Results 1 to 6 of 6

Thread: Forward facing bench & internal roll cage for an 88" Series III?

  1. #1

    Default Forward facing bench & internal roll cage for an 88" Series III?

    We have a 1976 88" Series III, and want to make it safer, especially for back seat occupants.

    Does anyone have experience with either of the following?

    1. Installing a chassis mounted internal roll cage in an 88" (or if that is impossible, internal in the rear, external for the front seat)?

    2. Installing a forward facing two or three person bench seat in an 88"? I've heard it's been done with Exmoor Trim, Jeep, racing seats, etc., but am hoping to talk to someone who has done it.

    Thanks!

  2. #2
    Join Date
    Dec 2010
    Posts
    79

    Default

    unless you roll it at freeway speeds i doubt a roll cage is necessary, they are pretty light rigs to start with. mine has been upside down a couple times but you can't tell it.......... (unless you really scrutinize things!!

  3. #3

    Default

    That's good to hear although I'm surprised-- a series? My goal is to feel safe enough to take the kids around locally, and I've seen so many pictures of series and defenders collapsed like tin cans after turning over, not necessarily at high speeds. I don't like the way roll cages look or the space they take up, and I know even with it any series iii will never be all that safe, but in our case its worth it. So we're looking for the least bad roll cage (chassis mounted for sure). Any advice welcome.

  4. #4

    Default

    Some twenty years ago I purchased a roll bar that bolts to the body just behind the doors with extensions that bolt to the body cappings at the rear of the vehicle. It looks like it would keep necks from being broken during a slow trail ride type roll over. Only used it a few times since I preferred driving with the hard top to going topless. It's been gathering dust in my basement for years. If you're anywhere near North Georgia and are interested in buying it cheap let me know and I'll drag it out and take a photo.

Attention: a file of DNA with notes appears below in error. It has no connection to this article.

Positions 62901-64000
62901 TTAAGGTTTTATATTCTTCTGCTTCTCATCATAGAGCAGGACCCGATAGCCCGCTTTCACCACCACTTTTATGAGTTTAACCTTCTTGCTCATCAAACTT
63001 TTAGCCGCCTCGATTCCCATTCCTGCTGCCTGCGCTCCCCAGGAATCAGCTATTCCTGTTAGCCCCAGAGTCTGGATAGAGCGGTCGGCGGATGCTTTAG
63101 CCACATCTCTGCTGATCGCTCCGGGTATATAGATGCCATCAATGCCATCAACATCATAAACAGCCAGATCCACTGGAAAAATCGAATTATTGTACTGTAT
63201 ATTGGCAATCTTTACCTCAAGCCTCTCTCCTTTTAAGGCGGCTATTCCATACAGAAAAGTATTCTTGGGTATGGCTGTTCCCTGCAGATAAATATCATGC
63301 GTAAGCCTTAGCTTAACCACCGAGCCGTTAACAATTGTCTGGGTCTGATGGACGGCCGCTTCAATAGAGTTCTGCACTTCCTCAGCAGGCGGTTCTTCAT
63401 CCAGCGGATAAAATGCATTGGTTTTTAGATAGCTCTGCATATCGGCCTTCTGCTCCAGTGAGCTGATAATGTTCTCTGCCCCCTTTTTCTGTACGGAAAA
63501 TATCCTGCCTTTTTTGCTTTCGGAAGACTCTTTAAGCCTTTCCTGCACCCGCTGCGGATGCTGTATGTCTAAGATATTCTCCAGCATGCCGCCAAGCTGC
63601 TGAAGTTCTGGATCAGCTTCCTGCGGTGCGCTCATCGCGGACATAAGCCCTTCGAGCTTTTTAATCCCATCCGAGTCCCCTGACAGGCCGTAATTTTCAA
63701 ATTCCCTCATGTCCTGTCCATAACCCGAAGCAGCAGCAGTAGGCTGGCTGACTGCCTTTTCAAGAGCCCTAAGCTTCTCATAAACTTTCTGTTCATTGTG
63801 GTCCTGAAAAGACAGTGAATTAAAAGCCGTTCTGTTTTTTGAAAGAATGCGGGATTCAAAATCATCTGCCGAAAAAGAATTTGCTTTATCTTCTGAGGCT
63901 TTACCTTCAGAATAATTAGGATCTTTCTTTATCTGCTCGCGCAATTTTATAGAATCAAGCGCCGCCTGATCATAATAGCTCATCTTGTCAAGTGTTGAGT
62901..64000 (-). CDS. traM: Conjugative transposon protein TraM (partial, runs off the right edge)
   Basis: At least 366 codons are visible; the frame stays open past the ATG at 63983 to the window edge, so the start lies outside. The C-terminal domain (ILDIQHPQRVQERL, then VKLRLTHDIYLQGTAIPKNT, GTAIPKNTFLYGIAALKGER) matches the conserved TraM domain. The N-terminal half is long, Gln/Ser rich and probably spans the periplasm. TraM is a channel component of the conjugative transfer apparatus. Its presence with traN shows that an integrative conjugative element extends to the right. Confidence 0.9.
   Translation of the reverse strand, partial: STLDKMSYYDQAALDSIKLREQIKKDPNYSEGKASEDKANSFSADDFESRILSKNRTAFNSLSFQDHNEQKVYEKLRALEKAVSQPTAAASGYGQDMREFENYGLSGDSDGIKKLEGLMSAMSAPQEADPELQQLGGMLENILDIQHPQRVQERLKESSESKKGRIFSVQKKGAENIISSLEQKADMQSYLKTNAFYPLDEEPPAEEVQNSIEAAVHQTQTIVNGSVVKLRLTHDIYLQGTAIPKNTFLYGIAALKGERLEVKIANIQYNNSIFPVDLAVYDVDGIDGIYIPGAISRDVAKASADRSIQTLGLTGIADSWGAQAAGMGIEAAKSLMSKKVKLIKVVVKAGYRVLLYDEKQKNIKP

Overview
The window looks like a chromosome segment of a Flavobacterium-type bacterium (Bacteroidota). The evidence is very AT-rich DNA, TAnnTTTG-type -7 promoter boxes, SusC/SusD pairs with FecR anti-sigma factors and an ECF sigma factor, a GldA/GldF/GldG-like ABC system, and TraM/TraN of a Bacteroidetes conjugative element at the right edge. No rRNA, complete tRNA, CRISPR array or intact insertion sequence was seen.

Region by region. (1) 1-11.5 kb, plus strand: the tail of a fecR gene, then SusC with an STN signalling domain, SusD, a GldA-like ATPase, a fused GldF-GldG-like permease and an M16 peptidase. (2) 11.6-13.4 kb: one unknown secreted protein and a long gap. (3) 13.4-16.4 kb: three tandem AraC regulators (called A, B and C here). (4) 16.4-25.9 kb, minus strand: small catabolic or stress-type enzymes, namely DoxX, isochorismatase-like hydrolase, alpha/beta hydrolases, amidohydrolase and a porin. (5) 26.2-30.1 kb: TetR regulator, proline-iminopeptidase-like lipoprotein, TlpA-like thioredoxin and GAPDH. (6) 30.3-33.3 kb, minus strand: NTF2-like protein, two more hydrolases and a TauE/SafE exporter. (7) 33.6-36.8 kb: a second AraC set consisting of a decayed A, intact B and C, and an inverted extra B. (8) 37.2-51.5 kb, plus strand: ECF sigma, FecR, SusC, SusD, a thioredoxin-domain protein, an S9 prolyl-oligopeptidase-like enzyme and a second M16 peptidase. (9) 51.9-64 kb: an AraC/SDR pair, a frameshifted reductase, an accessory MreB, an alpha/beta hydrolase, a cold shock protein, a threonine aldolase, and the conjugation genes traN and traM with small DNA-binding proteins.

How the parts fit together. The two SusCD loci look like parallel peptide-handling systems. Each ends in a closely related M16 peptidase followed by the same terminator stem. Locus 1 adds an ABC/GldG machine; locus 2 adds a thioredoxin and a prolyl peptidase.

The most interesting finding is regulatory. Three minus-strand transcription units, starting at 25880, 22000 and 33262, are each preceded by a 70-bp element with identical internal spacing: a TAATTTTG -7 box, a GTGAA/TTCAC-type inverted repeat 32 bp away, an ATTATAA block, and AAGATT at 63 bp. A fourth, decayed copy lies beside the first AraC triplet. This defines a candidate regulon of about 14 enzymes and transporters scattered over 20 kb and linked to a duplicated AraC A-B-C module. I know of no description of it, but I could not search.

5. #5

    Default

    Unfortunately we're nowhere near and we have a hard top too! But I appreciate the offer.

  6. #6
    Join Date
    Jan 2008
    Location
    Central Wisc.
    Posts
    55

    Default

    I did this whole think in 2008 when I bought my 1969 Series 2a ECR rebuild which had a pickup cab and a soft top and front roll bar with diagonal braces to the back with angled braces through the wheel wells to the frame front seat/shoulder mounts and came with a forward facing rear seat just laying in the bed loose. I got a full hard top which wouldn’t fit over the ECR roll bar. So I took it off.
    I had a four post square box roll bar made from 2” sch. 40 steel pipe with four 90 degree elbows and four tees that mounted to the angled braces to the frame. This all fitted inside of the hardtop and had flat triangular gusset plates with holes in them welded into the pipes for stiffening and for seat/shoulder belt mounting.
    I had the front facing rear seat mounted in the bed with bolts to the frame with the seat shoulder belts mounted to the roll bar and floor.
    It all works great but it’s a pain to get into the rear seat in which you have to climb in over the top of the rear seat or the front seats and under the roll bar without hitting your head. So the final use of it is not optimal.

    PM me for photos and more info.
    Jeff Pearl
    '69 Series SIIa
    Central Wisc.

Posting Permissions

  • You may not post new threads
  • You may not post replies
  • You may not post attachments
  • You may not edit your posts
  •  
About us
Unparalleled product knowledge. Our mission is to support all original Land Rover models no longer supported by your local Land Rover franchise. We offer the entire range of Land Rover Genuine Parts direct from Land Rover UK, as well as publish North America's largest Land Rover publication, Rovers Magazine.
Join us